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Dicker with the IRS?

| Monday, June 6, 2011

Investors are often warned that if something sounds too good to be true, it probably is. Or in other words, if that guy on TV really made millions investing in real estate with no money down, why can't he afford a better toupee?

You should apply the same skepticism to ads from companies that claim they can make your tax debts disappear. The ads, which also flourish on the radio and the Internet, typically claim that good folks who run these companies will defend you against those big bad bullies at the IRS.

While there's no question that the IRS can make your life miserable, some tax-settlement companies could compound your tax woes, according to lawsuits filed by state and federal regulators. Some recent examples:

• In September, the Federal Trade Commission charged American Tax Relief of Beverly Hills with misrepresenting its ability to provide tax relief for thousands of customers. The FTC said most customers never got the promised tax relief, even though they paid "exorbitant fees." The FTC alleged that the company cheated consumers out of more than $60 million, which enabled the company's owners to amass an impressive collection of luxury cars.

Officials with American Tax Relief couldn't be reached for comment.

• Attorneys general in Texas and Minnesota have filed lawsuits against TaxMasters and its chief executive officer, Patrick Cox, for allegedly misleading customers about its ability to reduce their tax bills. In a lawsuit filed in December, Minnesota Attorney General Lori Swanson charged that most of the "tax consultants" who answer calls to TaxMasters' toll-free number are sales representatives who often make unrealistic promises "in order to dupe consumers into paying thousands of dollars in advance fees."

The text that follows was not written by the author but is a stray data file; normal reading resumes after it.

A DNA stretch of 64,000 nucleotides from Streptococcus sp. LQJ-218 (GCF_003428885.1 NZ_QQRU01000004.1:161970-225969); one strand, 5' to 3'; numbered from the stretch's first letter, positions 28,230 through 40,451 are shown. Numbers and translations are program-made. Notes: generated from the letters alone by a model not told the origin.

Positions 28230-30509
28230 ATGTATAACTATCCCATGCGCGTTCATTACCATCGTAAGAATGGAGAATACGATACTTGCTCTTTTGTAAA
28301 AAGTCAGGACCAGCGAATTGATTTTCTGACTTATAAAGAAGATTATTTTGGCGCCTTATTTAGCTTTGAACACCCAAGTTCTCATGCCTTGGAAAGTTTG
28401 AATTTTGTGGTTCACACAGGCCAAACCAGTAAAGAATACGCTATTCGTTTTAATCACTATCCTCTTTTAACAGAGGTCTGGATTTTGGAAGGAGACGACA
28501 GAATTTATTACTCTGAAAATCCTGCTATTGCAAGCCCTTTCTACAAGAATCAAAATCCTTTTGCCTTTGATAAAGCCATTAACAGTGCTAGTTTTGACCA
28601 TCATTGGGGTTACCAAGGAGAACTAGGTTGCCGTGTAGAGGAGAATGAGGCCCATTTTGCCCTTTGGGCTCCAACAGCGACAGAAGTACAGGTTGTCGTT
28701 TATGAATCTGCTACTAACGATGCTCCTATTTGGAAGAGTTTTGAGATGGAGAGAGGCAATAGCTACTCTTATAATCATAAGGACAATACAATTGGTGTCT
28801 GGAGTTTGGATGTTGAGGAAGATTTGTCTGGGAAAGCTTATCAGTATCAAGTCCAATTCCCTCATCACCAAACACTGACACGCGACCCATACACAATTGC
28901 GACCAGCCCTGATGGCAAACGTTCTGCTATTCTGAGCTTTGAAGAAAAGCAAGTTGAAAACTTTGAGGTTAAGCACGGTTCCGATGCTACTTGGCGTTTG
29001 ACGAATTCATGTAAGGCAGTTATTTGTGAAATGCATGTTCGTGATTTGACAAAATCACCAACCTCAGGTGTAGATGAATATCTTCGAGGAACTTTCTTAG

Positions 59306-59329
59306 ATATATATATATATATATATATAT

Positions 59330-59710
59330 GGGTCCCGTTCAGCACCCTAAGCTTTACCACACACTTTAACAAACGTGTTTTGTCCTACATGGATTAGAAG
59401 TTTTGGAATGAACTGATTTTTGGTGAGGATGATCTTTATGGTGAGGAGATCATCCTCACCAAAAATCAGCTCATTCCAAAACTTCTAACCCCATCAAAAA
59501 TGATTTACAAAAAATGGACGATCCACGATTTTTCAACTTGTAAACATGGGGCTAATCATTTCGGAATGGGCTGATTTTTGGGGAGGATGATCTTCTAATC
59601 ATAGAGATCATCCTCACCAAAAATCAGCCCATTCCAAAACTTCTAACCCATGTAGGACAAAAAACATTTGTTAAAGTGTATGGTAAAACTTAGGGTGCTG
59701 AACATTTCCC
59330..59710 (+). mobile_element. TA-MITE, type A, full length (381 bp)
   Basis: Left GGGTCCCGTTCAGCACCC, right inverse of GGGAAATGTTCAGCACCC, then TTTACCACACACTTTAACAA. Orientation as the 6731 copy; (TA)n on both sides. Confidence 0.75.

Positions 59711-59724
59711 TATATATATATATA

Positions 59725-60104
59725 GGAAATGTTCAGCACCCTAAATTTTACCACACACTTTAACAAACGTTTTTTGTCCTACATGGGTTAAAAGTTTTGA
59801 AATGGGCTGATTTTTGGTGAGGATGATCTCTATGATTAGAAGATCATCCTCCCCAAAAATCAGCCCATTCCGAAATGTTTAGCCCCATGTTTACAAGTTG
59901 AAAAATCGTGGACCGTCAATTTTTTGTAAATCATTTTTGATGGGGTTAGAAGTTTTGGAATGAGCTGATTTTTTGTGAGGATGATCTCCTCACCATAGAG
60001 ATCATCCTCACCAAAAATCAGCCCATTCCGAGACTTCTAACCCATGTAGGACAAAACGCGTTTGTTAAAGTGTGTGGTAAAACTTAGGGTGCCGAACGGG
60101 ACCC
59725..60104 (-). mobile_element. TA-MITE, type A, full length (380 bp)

TaxMasters declined to comment on the lawsuits.

• Earlier this month, a California superior court froze the assets of Roni Deutch, a tax attorney who promotes herself as the "Tax Lady" in late-night television commercials. The action came after California's then-attorney general, now governor, Jerry Brown charged Deutch with violating an earlier court order that directed her to repay dissatisfied customers. Last year, the attorney general's office charged that Deutch misled customers when she claimed she could help 99% of her clients resolve tax disputes with the IRS.

In a statement on her website, Deutch called the complaint "election year politics" and said she was cooperating with the attorney general's office. Last week, she said she planned to file for bankruptcy and closed her office.

Red flags

There are reputable tax professionals who can help you resolve problems with the IRS, and in some instances, reduce your tax bill. How to identify those that aren't looking out for your best interests:

-- Large upfront fees and high-pressure sales tactics. Consumers who hired American Tax Relief services were charged fees ranging from $3,200 to $25,000, according to the FTC. Fees for TaxMasters range from $1,500 to $9,000, according to the Texas attorney general, while Deutch's customers were charged $1,600 to $4,700.

American Tax Relief customers were required to make their payments over the phone, either with their credit card or with debits from their bank accounts, the FTC says.

Consumers who call TaxMasters for a "free consultation" get few details about the service unless they agree to pay a fee, according to the complaint filed by the Texas attorney general's office. According to the lawsuit, customers who request a written description of services are told that it's not possible to generate the documents until they make a payment.